Sunday, February 26, 2012

At last, the final Alberta hunting post

This has been a record for me. Of course, it's a record in futility, but a record nonetheless. The longest stretch of non-posting in this miserable blog. It's almost enough to make me want to close it up and forget about it altogether.

Except I DON'T forget about it.

It constantly bothers me that I've let the blog lag. So, I'm taking that s a sign that I really should keep doing this, and maybe figure out a plan to devote just a tiny bit of time to it. I don't need much time - it doesn't really have a goal or an end point. Just enough to let the few people who care that I still go out in the outdoors occasionally, and I still enjoy it in my own little way. With that - the end of my hunting story.

There was one thing missing from the end of the story. A simple post about the things that made the trip successful and enjoyable. When I looked back on it, there were 4 components that made this a great trip. (Well, 6 really, but we'll get to that). And here they are, in no particular order;

GOOD GLOVES I took 2 pair on this trip and used them both daily. The lighter pair is from Glacier Glove; the heavier from Manzella. Both performed the job for which they were designed. Since it was never too cold, I used the lighter ones more often than the heavy ones. But, first thing in the morning, the heavier gloves were a godsend. Since the hunting was from a blind, there was plenty of time to remove the gloves if you saw a deer. I know this luxury might not be afforded in all situations, but it was here, and these 2 pair of gloves were terrific.

GREAT BOOTS I have always been a big fan of Muck Boots. I own 4 pair of assorted shoes / ankle highs / lightly insulated, and these Woody Elite (rated for 60 to -40 degrees!). These boots kept my feet comfortably warm - but not too hot the entire trip. I still don't understand how they keep you so comfortable when they don't have a big, heavy, cumbersome pac insert, but they do. All the Muck Boots I own are great, and these might be the best of all. I recent ly read an article about a guy hunting Arctic Wolves in Nunavut and his choice of footwear was Muck Boot's Woody Ex Pro(rated to -60). He loved them, and I couldn't agree more. These boots ROCK!

GREAT AMMO No matter now good everything else is, if your ammo isn't the correct choice for the game you are after, the trip may not have a happy ending. And nothing could be worse than wounding and losing a trophy animal due to inferior ammo. I was shooting my old reliable .280 and the ammo was Hornady's new 139 grain GMX. I've always favored Hornady over all others - although there are many excellent ammo choices available - and once again it did not let me down. I was using a lighter load than most of the people at the camp - a lot of 300 Mag and 7mm Mag guys there. But I promise you - this 139 GMX will perform perfectly on any whitetail or mule deer in the world. My first shot was low in the chest behind the shoulder, and it took out the lower lung and creased the heart and liver. it also exited the deer behind the other shoulder. While mine was a smallish deer for Alberta, it still dressed at 215 pounds. the second sot hit the deer in the spine and did what any bullet will do in that situation - drop the animal in its tracks. Once again, Hornady Ammo proved to be outstanding.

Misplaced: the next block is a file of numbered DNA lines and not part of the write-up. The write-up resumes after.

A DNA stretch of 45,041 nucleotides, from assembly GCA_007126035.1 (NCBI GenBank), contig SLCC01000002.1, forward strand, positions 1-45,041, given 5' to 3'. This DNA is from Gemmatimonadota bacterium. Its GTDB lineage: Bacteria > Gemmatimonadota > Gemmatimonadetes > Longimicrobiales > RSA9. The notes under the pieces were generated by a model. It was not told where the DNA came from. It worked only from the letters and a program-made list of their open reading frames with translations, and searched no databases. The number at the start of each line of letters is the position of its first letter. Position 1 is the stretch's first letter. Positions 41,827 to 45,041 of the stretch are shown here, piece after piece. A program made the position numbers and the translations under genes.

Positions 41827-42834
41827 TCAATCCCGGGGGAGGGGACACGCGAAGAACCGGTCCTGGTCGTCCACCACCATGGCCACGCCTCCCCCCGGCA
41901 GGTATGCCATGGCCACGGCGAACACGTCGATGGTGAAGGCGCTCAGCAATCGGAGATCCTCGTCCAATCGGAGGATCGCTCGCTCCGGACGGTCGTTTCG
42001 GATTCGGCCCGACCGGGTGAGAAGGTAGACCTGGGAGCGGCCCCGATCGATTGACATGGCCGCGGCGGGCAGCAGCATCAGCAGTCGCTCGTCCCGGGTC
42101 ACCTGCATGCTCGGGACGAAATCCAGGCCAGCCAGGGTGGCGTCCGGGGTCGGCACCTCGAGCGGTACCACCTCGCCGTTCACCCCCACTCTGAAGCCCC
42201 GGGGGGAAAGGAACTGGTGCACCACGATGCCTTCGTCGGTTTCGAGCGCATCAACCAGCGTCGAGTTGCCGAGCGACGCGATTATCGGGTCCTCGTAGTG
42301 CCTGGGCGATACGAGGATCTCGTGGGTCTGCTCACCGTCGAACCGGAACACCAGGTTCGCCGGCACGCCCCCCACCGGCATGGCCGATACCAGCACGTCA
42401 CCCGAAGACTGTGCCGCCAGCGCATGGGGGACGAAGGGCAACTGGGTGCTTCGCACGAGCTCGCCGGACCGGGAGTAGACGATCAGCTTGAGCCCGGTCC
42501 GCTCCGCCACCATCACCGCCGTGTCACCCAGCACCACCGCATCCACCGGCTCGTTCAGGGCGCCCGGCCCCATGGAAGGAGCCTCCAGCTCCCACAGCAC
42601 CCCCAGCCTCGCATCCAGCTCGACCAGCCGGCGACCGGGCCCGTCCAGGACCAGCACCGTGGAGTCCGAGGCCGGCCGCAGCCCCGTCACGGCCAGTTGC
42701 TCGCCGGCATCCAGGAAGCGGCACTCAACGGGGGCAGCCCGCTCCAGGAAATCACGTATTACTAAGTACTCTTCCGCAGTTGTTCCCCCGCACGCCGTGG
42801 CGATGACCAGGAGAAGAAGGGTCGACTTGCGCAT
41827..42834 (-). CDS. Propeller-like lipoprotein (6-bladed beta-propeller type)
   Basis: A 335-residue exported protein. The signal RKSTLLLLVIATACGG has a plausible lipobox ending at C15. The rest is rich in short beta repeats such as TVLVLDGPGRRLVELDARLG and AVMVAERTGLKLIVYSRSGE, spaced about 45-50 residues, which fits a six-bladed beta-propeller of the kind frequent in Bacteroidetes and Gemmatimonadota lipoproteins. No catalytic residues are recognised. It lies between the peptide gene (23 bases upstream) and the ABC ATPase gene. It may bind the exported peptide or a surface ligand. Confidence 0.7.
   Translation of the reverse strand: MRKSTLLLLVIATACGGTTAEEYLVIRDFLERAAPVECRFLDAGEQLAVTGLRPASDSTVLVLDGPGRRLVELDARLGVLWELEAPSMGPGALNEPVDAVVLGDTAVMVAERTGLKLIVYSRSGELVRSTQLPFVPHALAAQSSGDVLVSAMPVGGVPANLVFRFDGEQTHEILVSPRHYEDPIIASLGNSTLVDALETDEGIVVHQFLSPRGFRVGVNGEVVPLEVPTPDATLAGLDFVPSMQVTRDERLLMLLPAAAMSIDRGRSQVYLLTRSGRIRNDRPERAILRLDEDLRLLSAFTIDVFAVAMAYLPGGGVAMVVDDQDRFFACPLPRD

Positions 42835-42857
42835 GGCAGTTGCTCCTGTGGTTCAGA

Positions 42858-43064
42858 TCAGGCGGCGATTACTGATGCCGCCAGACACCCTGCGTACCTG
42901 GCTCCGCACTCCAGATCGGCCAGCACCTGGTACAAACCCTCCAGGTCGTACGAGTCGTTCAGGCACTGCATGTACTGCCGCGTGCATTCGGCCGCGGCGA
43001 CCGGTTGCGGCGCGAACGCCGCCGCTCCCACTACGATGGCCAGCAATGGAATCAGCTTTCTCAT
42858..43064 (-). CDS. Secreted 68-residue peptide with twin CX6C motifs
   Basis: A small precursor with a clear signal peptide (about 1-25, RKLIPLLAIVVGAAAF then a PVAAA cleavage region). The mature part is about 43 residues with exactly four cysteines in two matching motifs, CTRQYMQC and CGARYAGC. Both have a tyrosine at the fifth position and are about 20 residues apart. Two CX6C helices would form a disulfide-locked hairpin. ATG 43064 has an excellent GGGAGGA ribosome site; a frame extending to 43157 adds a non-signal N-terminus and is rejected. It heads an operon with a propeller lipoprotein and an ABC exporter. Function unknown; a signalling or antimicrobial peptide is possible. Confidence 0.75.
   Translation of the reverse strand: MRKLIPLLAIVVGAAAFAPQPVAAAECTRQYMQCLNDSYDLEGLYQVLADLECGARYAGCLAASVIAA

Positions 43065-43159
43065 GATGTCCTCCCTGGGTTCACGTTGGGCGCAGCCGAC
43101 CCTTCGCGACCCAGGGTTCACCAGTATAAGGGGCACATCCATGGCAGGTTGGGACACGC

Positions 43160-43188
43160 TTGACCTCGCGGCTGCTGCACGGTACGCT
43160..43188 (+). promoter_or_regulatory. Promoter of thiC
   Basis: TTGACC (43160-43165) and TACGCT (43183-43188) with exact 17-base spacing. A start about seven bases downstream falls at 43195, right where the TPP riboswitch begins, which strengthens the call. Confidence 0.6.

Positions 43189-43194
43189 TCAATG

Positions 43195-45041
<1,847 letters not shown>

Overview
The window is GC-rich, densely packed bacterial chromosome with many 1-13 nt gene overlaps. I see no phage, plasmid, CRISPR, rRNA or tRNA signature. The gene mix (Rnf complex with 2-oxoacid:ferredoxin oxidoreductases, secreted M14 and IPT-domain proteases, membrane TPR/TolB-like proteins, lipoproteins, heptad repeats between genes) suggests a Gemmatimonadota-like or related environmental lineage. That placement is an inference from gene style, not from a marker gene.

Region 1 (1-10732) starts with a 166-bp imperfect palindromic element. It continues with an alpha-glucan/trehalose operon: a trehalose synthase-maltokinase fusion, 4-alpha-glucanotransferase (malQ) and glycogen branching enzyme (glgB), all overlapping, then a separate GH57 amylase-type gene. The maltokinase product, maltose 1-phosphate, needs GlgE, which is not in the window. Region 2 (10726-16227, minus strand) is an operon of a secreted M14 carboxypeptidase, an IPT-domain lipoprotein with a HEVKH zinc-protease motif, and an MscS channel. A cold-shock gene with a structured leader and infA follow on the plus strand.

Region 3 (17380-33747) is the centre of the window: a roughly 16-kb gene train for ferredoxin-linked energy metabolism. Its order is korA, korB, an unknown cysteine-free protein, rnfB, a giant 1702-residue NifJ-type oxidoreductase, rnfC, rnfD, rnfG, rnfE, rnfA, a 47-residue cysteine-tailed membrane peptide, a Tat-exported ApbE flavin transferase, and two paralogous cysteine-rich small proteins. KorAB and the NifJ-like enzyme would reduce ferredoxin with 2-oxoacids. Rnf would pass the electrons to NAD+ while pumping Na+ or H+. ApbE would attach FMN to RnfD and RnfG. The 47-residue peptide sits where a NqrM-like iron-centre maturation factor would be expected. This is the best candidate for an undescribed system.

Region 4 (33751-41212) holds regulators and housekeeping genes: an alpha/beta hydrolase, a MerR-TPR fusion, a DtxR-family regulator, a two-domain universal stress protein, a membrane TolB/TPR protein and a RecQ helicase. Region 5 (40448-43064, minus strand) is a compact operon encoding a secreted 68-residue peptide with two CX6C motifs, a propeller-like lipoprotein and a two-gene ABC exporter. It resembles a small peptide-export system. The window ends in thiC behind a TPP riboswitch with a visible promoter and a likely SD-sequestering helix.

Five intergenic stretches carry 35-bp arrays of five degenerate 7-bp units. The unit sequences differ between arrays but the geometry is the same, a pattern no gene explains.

RANGEFINDER This is something that was new to my hunting experience but is something I will not hunt without in the future. As soon as we got good light each morning, I would focus the Nikon Rangefinder in on various trees / bushes in my shooting lanes to know the exact yardage for a shot at those distances. I was completely comfortable with shots out to 250 yards and the rangefinder let me know exactly where that comfort zone ended. It functioned flawlessly in the cold and its compact size made carrying it a breeze.

So - what are the other 2 things that made this a great trip? Simple. First is the Lodge. Ron Nemetchek's lodge is not fancy, but it is imminently comfortable and allows you to recharge after your days hunt. The food was excellent, beds were good, and everything was comfortable. I know a few other s who have hunted this area of northern Alberta and hunted out of wall tents. the accommodations were miserable and cold, and they never felt like they were recharged when they woke up. To a man, the guys who were in the tent wished they had spent a few extra bucks and hunted with Ron or a similar operation. On our hunt, the temps weren't severe but, when they are up there, I can't imagine not being able to get inside a warm camp and comfortable bed after the days hunt.

The last, and most important element of any hunt is the people you hunt with. I would have had a great time on ANY hunt with the guys I hunted with , regardless of the success or failure. Great friends make for great hunts, and miserable people can ruin any hunt.

Now - A quick note about this blog. I actually went out to a local beach today looking for fossils - sharks teeth, bones, ... Found a few uninteresting pieces, but talked to others who found some great sharks teeth and another who found a Mesozoic Pd. whale vertebrae. So, I am pretty sure I will be spending more time outside doing what I love to do, and exploring my new home state of Maryland. I WILL post more frequently (really!) and will revive this floundering blog.

At least I hope I will.